Aaron Kessel­heim

And the au­thors say that call­ing these drugs break­throughs has spurred the pop­u­lar press to seize on these new ther­a­pies as ground­break­ing game-chang­ers, even cures, when they are any­thing but. In fact, giv­en that the agency of­ten hands out these des­ig­na­tions ear­ly on, the drugs they deem wor­thy of VIP ser­vice don’t mea­sure up.

Case in point: Aca­dia’s pi­ma­vanserin.

The “break­through” drug was ap­proved af­ter it failed two stud­ies, then bare­ly passed muster in a piv­otal pro­gram. The pri­ma­ry re­view­er turned thumbs down on the drug. But it was ap­proved in any case af­ter a ma­jor­i­ty of FDA ex­perts on the ad­vi­so­ry com­mit­tee felt the ben­e­fits out­weighed the risks. That’s not much of a break­through, and they cite oth­er ex­am­ples of the same stripe.

So the three say it’s time to call the “break­through” pro­gram some­thing else that won’t be so eas­i­ly mis­in­ter­pret­ed.

But that’s not go­ing to hap­pen. 

Jacque­line Cor­ri­g­an-Cu­ray

In an ac­com­pa­ny­ing let­ter, FDA of­fi­cials led by Jacque­line Cor­ri­g­an-Cu­ray, di­rec­tor of the Of­fice of Med­ical Pol­i­cy with­in the Cen­ter for Drug Eval­u­a­tion and Re­search, con­clud­ed that while not every BTD lives up to its promise, the agency has not set the bar too low — and they warn against set­ting it too high.

The FDA needs the tools to iden­ti­fy and ac­cel­er­ate the ap­proval of drugs that can sub­stan­tial­ly im­prove the lives of pa­tients with se­ri­ous or life-threat­en­ing dis­eases who have in­ad­e­quate op­tions. Fast-track and break­through-ther­a­py des­ig­na­tions have done just that — while not with­out chal­lenges, cer­tain­ly with­out com­pro­mis­ing the thor­ough­ness of our re­view or the stan­dards of ev­i­dence to sup­port ap­proval.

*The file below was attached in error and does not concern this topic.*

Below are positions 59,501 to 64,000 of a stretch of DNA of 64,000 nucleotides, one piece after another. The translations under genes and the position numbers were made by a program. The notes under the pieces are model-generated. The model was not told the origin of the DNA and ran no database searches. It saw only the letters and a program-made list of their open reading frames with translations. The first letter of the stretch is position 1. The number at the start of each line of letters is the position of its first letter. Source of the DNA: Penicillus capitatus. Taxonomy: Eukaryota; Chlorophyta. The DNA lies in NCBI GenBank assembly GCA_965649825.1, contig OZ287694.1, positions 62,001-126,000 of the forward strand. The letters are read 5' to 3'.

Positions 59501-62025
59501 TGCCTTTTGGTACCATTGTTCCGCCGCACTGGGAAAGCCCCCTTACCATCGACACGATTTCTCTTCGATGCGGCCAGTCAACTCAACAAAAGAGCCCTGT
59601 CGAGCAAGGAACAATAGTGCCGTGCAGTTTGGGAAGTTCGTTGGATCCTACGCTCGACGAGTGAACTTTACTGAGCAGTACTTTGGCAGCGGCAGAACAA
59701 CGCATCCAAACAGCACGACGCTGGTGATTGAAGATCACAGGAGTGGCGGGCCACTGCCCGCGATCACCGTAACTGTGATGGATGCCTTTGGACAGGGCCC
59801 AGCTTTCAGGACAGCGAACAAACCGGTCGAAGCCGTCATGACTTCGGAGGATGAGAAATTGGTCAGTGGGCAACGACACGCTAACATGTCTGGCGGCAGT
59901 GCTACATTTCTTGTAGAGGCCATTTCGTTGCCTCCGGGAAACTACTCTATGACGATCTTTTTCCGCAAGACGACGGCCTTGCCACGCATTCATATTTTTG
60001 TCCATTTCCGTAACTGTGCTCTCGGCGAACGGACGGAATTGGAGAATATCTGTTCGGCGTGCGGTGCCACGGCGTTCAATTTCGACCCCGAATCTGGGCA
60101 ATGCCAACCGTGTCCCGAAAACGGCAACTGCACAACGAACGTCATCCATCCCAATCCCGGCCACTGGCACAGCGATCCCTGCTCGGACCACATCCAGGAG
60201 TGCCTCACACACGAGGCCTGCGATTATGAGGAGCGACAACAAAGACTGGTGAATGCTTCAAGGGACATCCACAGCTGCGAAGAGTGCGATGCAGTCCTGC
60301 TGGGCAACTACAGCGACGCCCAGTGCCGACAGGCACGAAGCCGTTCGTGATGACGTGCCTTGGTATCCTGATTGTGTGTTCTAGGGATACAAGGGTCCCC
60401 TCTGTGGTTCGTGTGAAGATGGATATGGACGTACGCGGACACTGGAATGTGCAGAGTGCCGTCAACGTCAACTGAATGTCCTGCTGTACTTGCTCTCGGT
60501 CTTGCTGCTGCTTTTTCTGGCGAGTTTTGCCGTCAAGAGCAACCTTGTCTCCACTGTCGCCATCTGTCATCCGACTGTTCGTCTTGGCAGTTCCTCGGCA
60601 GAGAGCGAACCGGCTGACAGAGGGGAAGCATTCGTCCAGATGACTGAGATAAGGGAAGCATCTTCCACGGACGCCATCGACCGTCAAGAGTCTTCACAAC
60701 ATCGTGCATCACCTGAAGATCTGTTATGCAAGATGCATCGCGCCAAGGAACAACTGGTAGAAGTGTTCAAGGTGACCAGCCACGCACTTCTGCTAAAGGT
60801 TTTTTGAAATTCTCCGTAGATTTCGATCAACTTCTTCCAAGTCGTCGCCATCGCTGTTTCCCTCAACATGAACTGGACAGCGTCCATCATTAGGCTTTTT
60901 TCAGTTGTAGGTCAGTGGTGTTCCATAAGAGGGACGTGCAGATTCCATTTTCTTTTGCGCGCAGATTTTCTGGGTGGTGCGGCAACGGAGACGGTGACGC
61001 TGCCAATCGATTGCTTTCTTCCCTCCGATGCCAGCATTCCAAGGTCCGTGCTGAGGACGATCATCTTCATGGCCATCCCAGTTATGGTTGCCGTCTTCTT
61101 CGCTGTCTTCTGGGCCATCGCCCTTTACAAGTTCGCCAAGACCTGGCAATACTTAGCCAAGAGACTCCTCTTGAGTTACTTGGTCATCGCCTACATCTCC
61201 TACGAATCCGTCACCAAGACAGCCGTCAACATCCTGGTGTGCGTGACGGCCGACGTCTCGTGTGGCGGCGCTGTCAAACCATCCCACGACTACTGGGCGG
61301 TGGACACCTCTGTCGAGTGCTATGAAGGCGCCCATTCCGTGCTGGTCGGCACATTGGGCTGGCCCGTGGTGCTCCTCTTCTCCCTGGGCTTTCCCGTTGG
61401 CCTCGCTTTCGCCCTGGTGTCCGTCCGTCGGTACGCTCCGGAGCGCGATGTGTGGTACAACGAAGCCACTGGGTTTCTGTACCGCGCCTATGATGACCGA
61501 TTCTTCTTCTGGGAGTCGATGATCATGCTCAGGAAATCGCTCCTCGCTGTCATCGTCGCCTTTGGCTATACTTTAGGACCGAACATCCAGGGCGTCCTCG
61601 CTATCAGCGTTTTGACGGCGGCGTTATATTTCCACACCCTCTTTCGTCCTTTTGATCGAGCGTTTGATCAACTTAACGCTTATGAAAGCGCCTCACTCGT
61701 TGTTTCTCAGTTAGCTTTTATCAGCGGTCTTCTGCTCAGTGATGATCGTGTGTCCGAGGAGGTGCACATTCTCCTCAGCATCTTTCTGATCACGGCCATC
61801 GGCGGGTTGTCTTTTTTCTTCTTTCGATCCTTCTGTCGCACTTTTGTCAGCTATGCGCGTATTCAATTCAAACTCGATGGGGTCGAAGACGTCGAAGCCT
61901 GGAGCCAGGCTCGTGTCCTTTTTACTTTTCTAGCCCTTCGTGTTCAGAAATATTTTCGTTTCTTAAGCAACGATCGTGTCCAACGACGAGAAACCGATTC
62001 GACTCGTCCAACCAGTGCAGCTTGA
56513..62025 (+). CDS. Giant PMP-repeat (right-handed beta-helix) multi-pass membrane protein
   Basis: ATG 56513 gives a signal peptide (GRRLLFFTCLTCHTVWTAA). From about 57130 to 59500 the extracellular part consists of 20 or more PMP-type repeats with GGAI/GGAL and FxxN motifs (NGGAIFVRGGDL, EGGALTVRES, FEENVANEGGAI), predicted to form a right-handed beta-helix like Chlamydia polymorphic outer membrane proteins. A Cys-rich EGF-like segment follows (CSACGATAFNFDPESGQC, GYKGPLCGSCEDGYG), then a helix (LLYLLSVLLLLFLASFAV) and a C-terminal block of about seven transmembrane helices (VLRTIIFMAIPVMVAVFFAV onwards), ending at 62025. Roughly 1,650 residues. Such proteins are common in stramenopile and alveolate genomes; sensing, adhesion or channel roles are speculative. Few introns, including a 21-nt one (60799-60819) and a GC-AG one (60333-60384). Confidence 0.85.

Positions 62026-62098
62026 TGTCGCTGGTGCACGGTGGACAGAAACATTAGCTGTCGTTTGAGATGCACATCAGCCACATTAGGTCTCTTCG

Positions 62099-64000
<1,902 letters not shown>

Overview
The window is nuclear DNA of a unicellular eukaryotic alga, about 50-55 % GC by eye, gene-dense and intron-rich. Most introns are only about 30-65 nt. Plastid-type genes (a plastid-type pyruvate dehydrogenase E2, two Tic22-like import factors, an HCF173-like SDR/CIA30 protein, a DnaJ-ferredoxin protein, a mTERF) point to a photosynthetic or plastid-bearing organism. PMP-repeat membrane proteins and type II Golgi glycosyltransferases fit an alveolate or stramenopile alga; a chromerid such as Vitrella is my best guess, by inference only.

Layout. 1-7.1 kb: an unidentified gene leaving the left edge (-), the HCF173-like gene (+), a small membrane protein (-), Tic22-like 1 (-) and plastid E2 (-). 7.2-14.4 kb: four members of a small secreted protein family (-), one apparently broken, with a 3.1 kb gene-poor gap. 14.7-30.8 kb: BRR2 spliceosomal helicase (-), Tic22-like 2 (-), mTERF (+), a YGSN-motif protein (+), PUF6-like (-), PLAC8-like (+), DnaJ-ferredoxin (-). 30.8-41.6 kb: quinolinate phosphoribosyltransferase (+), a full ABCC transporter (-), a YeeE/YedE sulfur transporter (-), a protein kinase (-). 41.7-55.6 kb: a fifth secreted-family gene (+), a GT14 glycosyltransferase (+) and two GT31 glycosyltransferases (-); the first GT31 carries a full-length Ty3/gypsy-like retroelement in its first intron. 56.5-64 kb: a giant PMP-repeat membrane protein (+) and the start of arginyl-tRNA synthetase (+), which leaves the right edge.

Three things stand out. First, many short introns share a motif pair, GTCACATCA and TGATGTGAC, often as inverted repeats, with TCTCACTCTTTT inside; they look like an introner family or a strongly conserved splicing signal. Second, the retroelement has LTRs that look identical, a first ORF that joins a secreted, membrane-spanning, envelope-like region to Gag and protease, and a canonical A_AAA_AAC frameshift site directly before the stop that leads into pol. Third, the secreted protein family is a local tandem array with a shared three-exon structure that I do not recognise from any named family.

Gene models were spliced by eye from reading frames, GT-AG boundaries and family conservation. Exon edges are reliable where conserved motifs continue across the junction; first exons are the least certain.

The dis­cus­sion goes on. But FDA com­mis­sion­er Scott Got­tlieb has made it clear that he wants all of the agency to em­brace the break­through pro­gram with the same fer­vor that the on­col­o­gy group has shown. And the pres­i­dent has en­dorsed faster ap­provals, not high­er stan­dards.

For now, BTD isn’t go­ing any­where.

The DCT-OS: A Tech­nol­o­gy-first Op­er­at­ing Sys­tem - En­abling Clin­i­cal Tri­als

As technology-enabled clinical research becomes the new normal, an integrated decentralized clinical trial operating system can ensure quality, deliver consistency and improve the patient experience.

The increasing availability of COVID-19 vaccines has many of us looking forward to a time when everyday things return to a state of normal. Schools and teachers are returning to classrooms, offices and small businesses are reopening, and there’s a palpable sense of optimism that the often-awkward adjustments we’ve all made personally and professionally in the last year are behind us, never to return. In the world of clinical research, however, some pandemic-necessitated adjustments are proving to be more than emergency stopgap measures to ensure trial continuity — and numerous decentralized clinical trial (DCT) tools and methodologies employed within the last year are likely here to stay as part of biopharma’s new normal.